The other day while my husband was flipping channels in the television, he stopped it on an old cartoon I used to love as a kid. Maybe you did too. Do you remember “The Jetsons”?
Oh my gosh as we sat there watching it I saw this watch on George’s wrist. Could it be that back then things were already in motion for the cellular watch? Right there in this cartoon he has a watch which he speaks into and on the screen is the person he’s talking too. Now in 2018 there is the Apple Electronic Watch with voice commands, phone calling features, access to social media and more.
This got me wondering what else in cartoons has now become a reality?
The Jetsons started on television back in 1962. The technology then was just an assumed fantasy. Phones looked our computer flat screens, machines to cook and clean for the home. The list goes on.
Taking a look at one of my favorites The Flintstones.
First aired on September 30, 1962 and ended in 1966. When it aired, it was considered an adult T.V show. Only for mature audiences. Fred’s gadgets were always causing a ruckus for Willma.
With the setting being back in the stone age I have one question. How did Fred have access to what looked like a computer?
Crazy keyboard with an actual mouse used for a mouse. What an imagination to create such characters with fascinating gadgets.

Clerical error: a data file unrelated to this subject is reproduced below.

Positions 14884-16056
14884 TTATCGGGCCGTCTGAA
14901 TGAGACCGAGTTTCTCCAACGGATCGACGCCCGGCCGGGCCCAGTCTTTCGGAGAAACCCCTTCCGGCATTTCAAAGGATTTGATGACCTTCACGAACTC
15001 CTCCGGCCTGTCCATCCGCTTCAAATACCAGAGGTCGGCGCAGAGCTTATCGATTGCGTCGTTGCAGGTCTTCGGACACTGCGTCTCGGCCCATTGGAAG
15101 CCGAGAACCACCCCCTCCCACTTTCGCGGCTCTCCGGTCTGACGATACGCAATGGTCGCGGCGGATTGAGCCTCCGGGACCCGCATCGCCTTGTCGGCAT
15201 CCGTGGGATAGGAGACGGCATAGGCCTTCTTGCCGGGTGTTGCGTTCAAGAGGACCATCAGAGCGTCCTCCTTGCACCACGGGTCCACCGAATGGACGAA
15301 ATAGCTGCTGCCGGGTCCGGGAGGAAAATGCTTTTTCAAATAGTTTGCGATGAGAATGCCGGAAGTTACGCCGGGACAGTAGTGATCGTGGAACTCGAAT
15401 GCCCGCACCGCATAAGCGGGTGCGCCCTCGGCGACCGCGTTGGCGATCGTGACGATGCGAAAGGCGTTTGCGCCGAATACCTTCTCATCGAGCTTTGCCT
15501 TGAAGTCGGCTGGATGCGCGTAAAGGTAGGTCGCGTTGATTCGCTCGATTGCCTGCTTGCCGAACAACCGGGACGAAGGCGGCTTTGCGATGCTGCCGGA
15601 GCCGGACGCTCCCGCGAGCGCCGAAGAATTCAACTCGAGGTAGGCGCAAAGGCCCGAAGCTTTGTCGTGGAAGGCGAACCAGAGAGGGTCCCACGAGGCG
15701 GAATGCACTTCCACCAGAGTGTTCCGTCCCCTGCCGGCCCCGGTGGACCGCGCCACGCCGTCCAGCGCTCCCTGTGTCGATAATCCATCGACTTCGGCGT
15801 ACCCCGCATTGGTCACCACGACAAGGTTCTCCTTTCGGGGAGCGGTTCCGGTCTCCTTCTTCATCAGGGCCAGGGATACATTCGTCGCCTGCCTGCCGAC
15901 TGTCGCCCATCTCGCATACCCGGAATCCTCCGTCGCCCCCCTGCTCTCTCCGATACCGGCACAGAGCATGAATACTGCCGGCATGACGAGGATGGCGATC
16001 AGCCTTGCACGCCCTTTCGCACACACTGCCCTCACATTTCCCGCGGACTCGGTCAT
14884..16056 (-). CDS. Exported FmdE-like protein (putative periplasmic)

I’m sure there are more comparisons to add up with other cartoons, however these are my all time favorites.
I am not an authority on technology nor do I claim to be. This article was written all for fun.
I would love to read your thoughts in the comment section.
Back when I was a child we had a show on our local KWGN TV station called Blinky’s Fun Club. Blinky was played by the beloved Russell Glenn Scott.
Russell Glenn Scott passed away on August 27, 2012. Known to most of us Denver and Colorado kids as Blinky The Clown, and according to Wikipedia, he was an American clown and television personality, and presenter.
When I was just three years old my mother took me to be on Blinky’s show. I was featured in the “Birthday” section where he would sing the “Happy Birthday” song to the children on the set. I have fond memories of being on the set and how happy he made all the children when they were there.
After we returned home my mother had received a phone call that the studio had connections and they were in search of the next Shirley Temple. For those of you too young to remember her, she was Hollywood’s number one box office draw as a child actress from 1935 – 1938. I was angry with my mother for many years when I got older for not letting me pursue an “acting” career.
When my boys Chris and Kevin Osmera were four and three I took them to the Blinky’s Fun Club show so they could have the same childhood experience that I did being on the show. I did have the privilege of being pulled from the audience and getting to sing with a few other moms “Hit The Road Jack” on television. I had a blast performing in front of the television and will never forget that experience.
I was upset with my mother for the longest time. I now realize she did what she did to protect me from a sometimes cruel and vial industry. Granted there are good things that do come out of the entertainment industry; however, as of lately more of the ugliness has been shown to surface than the glitz and glamour.
Many things from my childhood are now fading away or leaving this earth for a better place but I will always remember getting up in the mornings, getting ready for school, and eating breakfast watching the late great Blinky The Clown!